As of now, about a billion people are ravenous and another two billion are eating excessively of the wrong food, causing epidemics of obesity, heart disease, and diabetes.
Unhealthy diets represent up to 11 million avoidable premature deaths every year, as per the latest Global Disease Burden report.
At the same time, the global food system is the single largest emitter of greenhouse gases, the biggest driver of biodiversity loss and the main cause of deadly algae blooms along coasts and inland waterways.
According to a new study, the way humanity produces and eats food must radically change to avoid millions of deaths and “catastrophic” damage to the planet. The key to both goals is a dramatic shift in the global diet—roughly half as much sugar and red meat, and twice as many vegetables, fruits and nuts.
Co-author Johan Rockstrom, director of the Potsdam Institute for Climate Change Impact Research said, “To have any chance of feeding 10 billion people in 2050 within planetary boundaries”—the limits on Earth’s capacity to absorb human activity—”we must adopt a healthy diet, slash food waste, and invest in technologies that reduce environmental impacts.”
“It is doable but it will take nothing less than global agricultural revolution.”
The cornerstone of “the great food transformation” called for in the study is a template human diet of about 2500 calories per day.
Tim Lang, a professor at the University of London said, “We are not saying everyone has to eat in the same way. But broadly—especially in the rich world—it means a reduction of meat and dairy and a major increase in plant consumption.”
The eating regimen takes into consideration around seven grams of red meat every day, and up to 14. A typical hamburger patty, by correlation, is 125 to 150 grams.
For most rich countries, and many developing ones, for example, China and Brazil, this would speak to an extreme five-to-ten times decrease.
Beef is the main culprit. Not only do cattle pass massive quantities of planet-warming methane, huge swathes of carbon-absorbing forests –- mostly in Brazil -– are cut down every year to make room for them.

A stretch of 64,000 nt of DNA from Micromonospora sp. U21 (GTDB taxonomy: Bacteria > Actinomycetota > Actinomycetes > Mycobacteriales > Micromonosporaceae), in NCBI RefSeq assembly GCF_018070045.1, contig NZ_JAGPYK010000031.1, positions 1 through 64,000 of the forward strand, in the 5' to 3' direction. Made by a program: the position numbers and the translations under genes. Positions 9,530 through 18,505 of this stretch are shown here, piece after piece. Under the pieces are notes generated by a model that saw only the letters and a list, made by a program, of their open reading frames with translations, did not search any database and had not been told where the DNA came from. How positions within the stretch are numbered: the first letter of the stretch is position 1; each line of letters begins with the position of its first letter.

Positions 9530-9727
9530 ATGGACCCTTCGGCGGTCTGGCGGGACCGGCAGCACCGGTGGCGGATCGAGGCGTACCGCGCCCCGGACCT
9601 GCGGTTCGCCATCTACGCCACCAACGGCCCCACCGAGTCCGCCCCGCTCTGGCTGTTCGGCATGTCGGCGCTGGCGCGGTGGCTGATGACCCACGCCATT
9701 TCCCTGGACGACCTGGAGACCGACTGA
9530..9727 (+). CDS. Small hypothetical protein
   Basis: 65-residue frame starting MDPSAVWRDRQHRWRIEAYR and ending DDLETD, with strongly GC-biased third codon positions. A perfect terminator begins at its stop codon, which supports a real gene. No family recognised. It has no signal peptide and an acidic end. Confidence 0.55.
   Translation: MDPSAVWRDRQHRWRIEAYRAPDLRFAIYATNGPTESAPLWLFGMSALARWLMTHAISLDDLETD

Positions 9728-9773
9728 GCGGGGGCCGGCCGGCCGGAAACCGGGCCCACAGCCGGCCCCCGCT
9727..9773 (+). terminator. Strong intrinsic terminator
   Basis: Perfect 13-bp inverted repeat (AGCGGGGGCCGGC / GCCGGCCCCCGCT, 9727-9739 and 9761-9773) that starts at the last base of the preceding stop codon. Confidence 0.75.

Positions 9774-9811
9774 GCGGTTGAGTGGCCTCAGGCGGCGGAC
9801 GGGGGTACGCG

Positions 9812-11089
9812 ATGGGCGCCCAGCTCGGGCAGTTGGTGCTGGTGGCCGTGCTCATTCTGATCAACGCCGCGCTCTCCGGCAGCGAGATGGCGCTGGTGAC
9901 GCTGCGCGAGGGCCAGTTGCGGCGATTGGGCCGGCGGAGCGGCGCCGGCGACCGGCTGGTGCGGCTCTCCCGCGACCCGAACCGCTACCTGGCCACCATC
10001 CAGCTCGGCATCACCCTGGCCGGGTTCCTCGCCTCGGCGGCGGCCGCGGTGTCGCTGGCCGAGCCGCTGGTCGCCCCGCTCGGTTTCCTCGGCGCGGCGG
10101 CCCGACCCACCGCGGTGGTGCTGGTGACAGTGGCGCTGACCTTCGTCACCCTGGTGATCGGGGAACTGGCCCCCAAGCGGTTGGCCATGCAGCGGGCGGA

It takes at least five kilos of grain to produce a kilo of meat. And once that steak or lamb chop hits the plate, about 30 percent will wind up in the garbage bin.
Dairy is also limited to about one cup (250 grams) of whole milk—or its equivalent in cheese or yoghurt—per day, and only one or two eggs per week.
Similarly, the diet calls for a more than 100 percent increase in legumes such as peas and lentils, along with vegetables, fruits, and nuts.
The Lancet editor-in-chief Richard Horton said, “We can no longer feed our population a healthy diet while balancing planetary resources. For the first time in 200,000 years of human history, we are severely out of sync with the planet and Nature.”
Alexander Anton, secretary general of the European Dairy Association said, “It goes to the extreme to create maximum attention, but we must be more responsible when making a serious dietary recommendation.”
Christopher Snowdon of the Institute of Economic Affairs in London said the report “reveals the full agenda of nanny-state campaigners.”
Lang said, “We expected these attacks. But the same food companies pushing back against these findings realize that they may not have a future if they don’t adapt.”
“The question is: does this come by the crisis, or do we start planning for it now?”
The World Business Council for Sustainable Development said, “We need governments to help accelerate the change by aligning national dietary guidelines with healthy and sustainable requirements, and repurposing agricultural subsidies.”
The study is published in the journal Lancet.